The rise and fall (and comeback tour) of one of Hip Hop’s greatest bands is depicted inthis documentary by Michael Rapaport. A Tribe Called Quest created their own style. They were not Gangsta; they were not bling; they were not aggressive, but slick and witty. They used Jazz, and different kinds of music, and they had a musical genius as a leader, Q-Tip. As with many bands, egos got in the way, mainly the genius’ ego. But hey, you’ll see that there was no other way this story could have been unfolded, considering the people involved. It’s a great story, not only for Hip Hop fans.

Classical

Musicians: Yo-Yo Ma and Chinese Pianist Yundi Lee

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Recommended Title: The Saddest Music in the World (2003)

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Whether it’s thanks to his catchy name, ubiquity or crossover obsessions (or the Colbert bump, maybe), you’ve probably heard about Yo-Yo Ma, even if you don’t know anything about Classical music. The legendary cellist would also fit into Guy Maddin’s offbeat musical about a music contest to decide what the saddest music in the world is, one of the contestants being a cellist (which is definitely one of the saddest instruments there are). Maddin’s idiosyncratic melodramatic comedy is in full display here, accompanied by great visual style.

Jazz

Musician: Yo-Yo Ma (again)

Recommended Title: Louie (2010)

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While I admit my choice of musician is a bit forced here, my choice of title is anything but. FX’s comedy series about the life of comedian Louis C. K. has a a surprisingly prominent soundtrack; plus, most of it is original (written by Matt Kilmer). Two things work to the advantage of the score: a) The series is based in New York, and Jazz and NYC go together like the Mets and losing. b) the minimalistic and clean look fits the genre perfectly (like evil fits the Yankees). I didn’t expect to enjoy Louie’s music, but now I’m waiting for the soundtrack album to drop.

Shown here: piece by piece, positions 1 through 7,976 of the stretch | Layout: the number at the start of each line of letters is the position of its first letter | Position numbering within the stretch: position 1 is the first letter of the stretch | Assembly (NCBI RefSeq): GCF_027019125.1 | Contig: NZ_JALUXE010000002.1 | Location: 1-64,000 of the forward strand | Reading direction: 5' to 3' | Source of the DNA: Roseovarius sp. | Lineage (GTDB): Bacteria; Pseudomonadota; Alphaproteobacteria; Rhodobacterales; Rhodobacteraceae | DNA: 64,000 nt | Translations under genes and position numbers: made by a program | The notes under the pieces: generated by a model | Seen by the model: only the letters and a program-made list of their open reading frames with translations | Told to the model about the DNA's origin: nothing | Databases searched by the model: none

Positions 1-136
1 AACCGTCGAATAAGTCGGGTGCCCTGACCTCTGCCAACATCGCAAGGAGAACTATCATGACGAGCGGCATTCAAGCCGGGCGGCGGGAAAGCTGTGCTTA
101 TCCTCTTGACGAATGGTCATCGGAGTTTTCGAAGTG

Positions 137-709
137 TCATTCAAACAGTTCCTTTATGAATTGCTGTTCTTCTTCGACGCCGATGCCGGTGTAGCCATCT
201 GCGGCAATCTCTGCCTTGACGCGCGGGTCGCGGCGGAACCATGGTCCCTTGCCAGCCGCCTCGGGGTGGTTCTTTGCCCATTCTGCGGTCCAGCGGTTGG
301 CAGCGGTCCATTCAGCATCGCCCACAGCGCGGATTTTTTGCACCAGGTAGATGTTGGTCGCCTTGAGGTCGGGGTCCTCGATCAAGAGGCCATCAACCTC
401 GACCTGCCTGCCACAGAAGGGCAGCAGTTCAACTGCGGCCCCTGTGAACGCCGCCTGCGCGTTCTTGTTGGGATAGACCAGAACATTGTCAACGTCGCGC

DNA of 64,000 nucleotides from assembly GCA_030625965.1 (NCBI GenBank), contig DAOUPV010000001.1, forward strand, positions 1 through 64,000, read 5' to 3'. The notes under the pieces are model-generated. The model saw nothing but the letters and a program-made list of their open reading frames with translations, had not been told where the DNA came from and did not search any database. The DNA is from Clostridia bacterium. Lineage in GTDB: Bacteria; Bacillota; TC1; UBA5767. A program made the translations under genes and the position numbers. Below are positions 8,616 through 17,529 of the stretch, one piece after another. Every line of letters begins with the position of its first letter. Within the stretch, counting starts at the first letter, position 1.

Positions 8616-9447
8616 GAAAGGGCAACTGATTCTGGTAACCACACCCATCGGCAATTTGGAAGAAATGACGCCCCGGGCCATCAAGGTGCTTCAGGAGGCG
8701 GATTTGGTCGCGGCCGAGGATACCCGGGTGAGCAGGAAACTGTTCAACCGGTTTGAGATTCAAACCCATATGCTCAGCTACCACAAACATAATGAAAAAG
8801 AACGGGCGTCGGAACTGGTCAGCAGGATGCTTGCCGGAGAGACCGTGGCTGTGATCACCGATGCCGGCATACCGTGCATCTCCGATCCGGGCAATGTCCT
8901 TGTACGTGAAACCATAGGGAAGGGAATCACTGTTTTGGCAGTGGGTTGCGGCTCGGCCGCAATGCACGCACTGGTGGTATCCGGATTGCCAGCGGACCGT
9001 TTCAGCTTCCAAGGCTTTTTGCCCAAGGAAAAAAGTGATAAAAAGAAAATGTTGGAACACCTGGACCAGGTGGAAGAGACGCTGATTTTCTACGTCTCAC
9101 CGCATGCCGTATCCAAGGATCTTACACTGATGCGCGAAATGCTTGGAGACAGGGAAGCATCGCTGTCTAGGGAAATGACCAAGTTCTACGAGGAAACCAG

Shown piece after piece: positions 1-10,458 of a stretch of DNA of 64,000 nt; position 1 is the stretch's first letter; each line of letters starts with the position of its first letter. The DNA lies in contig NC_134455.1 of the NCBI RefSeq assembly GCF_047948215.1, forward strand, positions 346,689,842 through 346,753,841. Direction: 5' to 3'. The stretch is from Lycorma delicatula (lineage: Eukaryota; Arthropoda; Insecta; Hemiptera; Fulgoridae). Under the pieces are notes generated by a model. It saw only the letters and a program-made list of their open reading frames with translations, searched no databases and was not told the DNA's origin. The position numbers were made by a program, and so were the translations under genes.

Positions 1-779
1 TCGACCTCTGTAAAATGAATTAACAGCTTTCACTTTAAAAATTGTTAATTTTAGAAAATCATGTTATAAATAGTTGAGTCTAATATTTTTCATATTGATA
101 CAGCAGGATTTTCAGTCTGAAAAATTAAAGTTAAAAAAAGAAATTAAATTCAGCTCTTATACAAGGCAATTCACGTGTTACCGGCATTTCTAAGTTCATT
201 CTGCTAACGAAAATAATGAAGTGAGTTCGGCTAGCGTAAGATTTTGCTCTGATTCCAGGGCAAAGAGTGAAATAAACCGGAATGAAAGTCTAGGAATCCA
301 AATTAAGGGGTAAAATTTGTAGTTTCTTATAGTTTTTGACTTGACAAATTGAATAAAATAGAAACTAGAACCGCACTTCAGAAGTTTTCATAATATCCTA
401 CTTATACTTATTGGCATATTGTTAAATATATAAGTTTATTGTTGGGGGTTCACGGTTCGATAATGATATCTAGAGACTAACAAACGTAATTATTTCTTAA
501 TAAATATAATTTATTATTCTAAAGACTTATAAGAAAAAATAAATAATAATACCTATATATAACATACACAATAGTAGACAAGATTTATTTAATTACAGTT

Oldies

Musician: Vaughn Monroe (who? This guy)

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Recommended Title: Wild at Heart (1990)

Let me get this out of the way: Vaugn Monroe was a big-band leader, singer and trumpeter… Whatever, let’s get to the movie. David Lynch’s films are always heavily reliant on  music (usually thanks to composer Angelo Badalamenti), and there’s no exception here. The soundtrack here ranges from Speed Metal, via dark symphonies to Elvis, who is the idol of Nicholas Cage’s character. If you want to remember Cage in his good old days, and be impressed with his singing (and also because this is a great f****ing movie), watch it!